In “The Black Presidency: Barack Obama and the Politics of Race in America”, Michael Eric Dyson discusses, analyzes and evaluates Barack Obama’s performance as President of the United States. Dr. Dyson sets the tone for his analysis by stating that Obama has the “burden of representation” as the first and only Black president of the United States. Dyson wants to know “… how much closer the election of a single Black man may bring us to a more just and inclusive society…..”

Is this a realistic question given the circumstances under which Barak Obama became president? President Obama inherited the worst economic recession since the depression as well as trillion dollar budget deficits, two wars and, with the exception of the first two years, one or both houses of Congress dead set on opposing everything he wanted to do. Geoffrey Stone, a University of Chicago Law professor, wrote in {The Huffington Post} that “no president in our nation’s history has ever been castigated, condemned, mocked, insulted, derided or degraded on a scale even close to the constantly ugly attacks on Obama.”

I credit Dyson for including this quote in his book however, I fault him for not following through to discuss its implications relative to how much more difficult an already hard job became for Mr. Obama. Dyson spends very little time discussing these very real challenges even though he admitted that every compromise President Obama made would, “shake the faith Black people had in him and/or further threaten Whites’ perceived position in American Society.” This is a short coming of this book and, I believe it reveals the author’s bias.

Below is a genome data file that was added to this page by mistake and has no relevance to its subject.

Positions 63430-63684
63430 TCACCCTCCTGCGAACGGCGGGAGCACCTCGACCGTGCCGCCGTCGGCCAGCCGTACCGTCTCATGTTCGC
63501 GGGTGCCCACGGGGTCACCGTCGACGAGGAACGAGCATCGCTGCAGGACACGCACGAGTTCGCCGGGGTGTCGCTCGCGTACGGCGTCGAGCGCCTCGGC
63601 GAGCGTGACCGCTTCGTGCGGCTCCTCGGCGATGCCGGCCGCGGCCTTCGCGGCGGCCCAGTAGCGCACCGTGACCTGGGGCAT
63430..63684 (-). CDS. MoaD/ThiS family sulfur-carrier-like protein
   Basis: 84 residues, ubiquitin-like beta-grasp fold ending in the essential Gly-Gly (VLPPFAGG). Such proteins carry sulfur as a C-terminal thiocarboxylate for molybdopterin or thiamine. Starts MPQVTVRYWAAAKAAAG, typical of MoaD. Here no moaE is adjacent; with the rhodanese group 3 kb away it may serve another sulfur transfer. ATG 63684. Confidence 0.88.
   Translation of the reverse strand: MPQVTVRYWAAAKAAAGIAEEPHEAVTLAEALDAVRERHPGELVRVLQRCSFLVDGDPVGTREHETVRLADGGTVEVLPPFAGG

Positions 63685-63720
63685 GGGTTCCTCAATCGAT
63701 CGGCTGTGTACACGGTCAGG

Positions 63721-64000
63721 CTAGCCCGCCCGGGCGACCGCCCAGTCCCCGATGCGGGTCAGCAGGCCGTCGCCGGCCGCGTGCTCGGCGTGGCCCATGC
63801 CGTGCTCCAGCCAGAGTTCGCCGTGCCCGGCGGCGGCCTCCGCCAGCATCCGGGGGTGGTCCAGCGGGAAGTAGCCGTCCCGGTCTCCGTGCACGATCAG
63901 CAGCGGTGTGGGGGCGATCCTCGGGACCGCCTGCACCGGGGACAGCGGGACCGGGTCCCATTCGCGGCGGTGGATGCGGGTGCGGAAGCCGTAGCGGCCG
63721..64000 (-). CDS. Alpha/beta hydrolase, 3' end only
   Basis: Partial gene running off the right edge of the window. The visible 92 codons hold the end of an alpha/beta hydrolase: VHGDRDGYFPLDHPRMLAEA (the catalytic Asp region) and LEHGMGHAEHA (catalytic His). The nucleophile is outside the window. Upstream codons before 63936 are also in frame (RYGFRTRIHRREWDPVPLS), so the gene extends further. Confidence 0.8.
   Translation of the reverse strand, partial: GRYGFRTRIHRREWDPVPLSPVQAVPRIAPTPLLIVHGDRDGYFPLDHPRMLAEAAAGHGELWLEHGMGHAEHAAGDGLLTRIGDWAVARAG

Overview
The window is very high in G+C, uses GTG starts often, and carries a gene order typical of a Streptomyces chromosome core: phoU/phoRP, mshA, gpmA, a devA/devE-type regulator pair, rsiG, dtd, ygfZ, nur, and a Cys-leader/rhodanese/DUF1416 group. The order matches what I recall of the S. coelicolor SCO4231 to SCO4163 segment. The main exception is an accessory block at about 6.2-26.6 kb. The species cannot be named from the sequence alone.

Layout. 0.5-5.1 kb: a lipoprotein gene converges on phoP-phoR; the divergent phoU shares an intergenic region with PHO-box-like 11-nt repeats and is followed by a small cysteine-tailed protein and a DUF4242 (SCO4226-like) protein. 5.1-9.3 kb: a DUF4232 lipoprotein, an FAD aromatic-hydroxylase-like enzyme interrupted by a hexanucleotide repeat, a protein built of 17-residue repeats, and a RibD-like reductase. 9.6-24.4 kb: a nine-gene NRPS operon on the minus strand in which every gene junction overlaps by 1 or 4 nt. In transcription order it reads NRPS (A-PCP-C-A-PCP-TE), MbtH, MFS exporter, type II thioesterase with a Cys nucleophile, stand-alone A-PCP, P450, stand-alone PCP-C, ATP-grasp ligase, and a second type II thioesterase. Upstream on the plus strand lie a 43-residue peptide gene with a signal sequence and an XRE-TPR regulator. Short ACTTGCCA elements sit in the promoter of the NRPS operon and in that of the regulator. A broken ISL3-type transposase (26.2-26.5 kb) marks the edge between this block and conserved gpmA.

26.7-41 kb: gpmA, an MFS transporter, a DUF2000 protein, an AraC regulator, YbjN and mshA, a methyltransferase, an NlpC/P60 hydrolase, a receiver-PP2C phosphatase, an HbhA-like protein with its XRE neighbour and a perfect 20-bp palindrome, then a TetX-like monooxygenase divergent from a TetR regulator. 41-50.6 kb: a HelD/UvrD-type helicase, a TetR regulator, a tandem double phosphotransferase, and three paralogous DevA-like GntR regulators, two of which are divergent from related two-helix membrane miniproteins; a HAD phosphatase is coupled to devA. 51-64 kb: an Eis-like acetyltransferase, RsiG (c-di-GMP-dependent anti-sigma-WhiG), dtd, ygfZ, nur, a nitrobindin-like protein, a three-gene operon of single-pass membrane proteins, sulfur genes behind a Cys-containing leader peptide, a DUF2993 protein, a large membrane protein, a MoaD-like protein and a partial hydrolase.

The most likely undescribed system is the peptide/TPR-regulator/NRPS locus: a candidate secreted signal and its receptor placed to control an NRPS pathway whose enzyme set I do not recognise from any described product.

When he had the opportunity to interview  President Obama, Dyson mentioned his dissatisfaction with Obama’s  approach to helping Blacks and other minorities. He failed to mention that programs, including the Affordable Health Care Act and pumping billions of additional dollars into the Pell Grant program had specifically benefitted that very same population even though Obama didn’t specifically say that was the purpose of the programs. Obama, in his interview, made it clear to Dyson that as a pundit he doesn’t have to deal with the reality of being president—having to work with congress to get bills written and passed that he can sign into law—something that was never adequately discussed in the book.

When Dyson asked former Attorney General Eric Holder if President Obama should speak out on racial issues as he did, Holder told him Obama “ …. has a responsibility beyond upholding the law – he has to draw a difficult balance between competing needs for resources, competing policies, ideas, groups, etc.”  Dyson states that his conversation with Holder clearly showed him to be a thoughtful person who understands, perhaps better than Dyson, the responsibility of the President.

After two thirds of the book, Dyson seems to better understand the challenges President Obama has faced since taking office. Dyson stated that a year after Michael Brown was shot,  Obama “found a way to be the president of all America while also speaking with special urgency for Black Americans.”

The primary appeal of this book is Dyson’s  sometimes wordy commentary on the Black condition in America and less for his critique of the Obama presidency. This book will appeal to readers who appreciate Dyson’s  view point, opinions, and analysis and how he states them.

Dr. Granville M. Sawyer Jr., is the former president of the South Orange – Maplewood, New Jersey School District, author of “College in Four Years: Making Every Semester Count.” and a professor of finance and director of the MBA program at Bowie State University. An authority on helping minority students achieve success in higher education, he writes about education and life at GranvilleSawyer.com and tweets @ProfGMS.